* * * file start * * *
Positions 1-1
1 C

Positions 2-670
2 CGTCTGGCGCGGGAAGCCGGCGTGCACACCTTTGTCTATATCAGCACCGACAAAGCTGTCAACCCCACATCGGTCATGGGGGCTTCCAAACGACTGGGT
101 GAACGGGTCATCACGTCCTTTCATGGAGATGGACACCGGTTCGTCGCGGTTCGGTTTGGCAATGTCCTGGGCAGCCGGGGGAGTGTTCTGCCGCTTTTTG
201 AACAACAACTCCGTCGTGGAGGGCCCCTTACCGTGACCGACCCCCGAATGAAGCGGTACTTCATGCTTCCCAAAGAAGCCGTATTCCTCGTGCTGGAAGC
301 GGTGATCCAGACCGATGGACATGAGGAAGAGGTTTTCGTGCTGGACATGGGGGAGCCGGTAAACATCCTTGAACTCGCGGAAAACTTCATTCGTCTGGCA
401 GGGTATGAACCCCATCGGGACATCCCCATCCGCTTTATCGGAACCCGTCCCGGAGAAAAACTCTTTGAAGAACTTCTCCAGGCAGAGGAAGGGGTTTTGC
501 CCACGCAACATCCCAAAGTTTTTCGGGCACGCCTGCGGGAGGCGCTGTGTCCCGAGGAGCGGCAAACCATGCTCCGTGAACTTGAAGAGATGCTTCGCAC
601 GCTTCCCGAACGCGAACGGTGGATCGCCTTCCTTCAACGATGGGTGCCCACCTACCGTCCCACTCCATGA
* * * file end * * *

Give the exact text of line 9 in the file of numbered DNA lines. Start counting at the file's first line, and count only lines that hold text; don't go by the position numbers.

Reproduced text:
501 CCACGCAACATCCCAAAGTTTTTCGGGCACGCCTGCGGGAGGCGCTGTGTCCCGAGGAGCGGCAAACCATGCTCCGTGAACTTGAAGAGATGCTTCGCAC